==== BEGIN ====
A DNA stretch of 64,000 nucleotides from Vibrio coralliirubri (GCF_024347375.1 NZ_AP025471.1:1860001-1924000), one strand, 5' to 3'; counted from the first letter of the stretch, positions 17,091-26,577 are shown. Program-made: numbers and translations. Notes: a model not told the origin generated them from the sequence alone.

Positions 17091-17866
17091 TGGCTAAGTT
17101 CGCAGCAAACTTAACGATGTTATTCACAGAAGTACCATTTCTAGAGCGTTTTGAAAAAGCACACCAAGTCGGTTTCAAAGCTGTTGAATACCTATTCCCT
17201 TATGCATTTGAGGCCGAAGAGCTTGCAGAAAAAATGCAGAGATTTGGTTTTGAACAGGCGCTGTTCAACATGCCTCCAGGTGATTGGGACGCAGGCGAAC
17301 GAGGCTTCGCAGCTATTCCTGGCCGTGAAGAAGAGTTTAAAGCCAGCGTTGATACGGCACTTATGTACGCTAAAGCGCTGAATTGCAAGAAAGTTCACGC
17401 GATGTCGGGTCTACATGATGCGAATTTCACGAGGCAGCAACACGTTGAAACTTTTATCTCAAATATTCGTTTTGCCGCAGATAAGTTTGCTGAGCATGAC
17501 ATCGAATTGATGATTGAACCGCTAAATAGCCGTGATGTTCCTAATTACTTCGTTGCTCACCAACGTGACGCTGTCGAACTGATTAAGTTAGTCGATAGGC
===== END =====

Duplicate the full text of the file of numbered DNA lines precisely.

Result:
A DNA stretch of 64,000 nucleotides from Vibrio coralliirubri (GCF_024347375.1 NZ_AP025471.1:1860001-1924000), one strand, 5' to 3'; counted from the first letter of the stretch, positions 17,091-26,577 are shown. Program-made: numbers and translations. Notes: a model not told the origin generated them from the sequence alone.

Positions 17091-17866
17091 TGGCTAAGTT
17101 CGCAGCAAACTTAACGATGTTATTCACAGAAGTACCATTTCTAGAGCGTTTTGAAAAAGCACACCAAGTCGGTTTCAAAGCTGTTGAATACCTATTCCCT
17201 TATGCATTTGAGGCCGAAGAGCTTGCAGAAAAAATGCAGAGATTTGGTTTTGAACAGGCGCTGTTCAACATGCCTCCAGGTGATTGGGACGCAGGCGAAC
17301 GAGGCTTCGCAGCTATTCCTGGCCGTGAAGAAGAGTTTAAAGCCAGCGTTGATACGGCACTTATGTACGCTAAAGCGCTGAATTGCAAGAAAGTTCACGC
17401 GATGTCGGGTCTACATGATGCGAATTTCACGAGGCAGCAACACGTTGAAACTTTTATCTCAAATATTCGTTTTGCCGCAGATAAGTTTGCTGAGCATGAC
17501 ATCGAATTGATGATTGAACCGCTAAATAGCCGTGATGTTCCTAATTACTTCGTTGCTCACCAACGTGACGCTGTCGAACTGATTAAGTTAGTCGATAGGC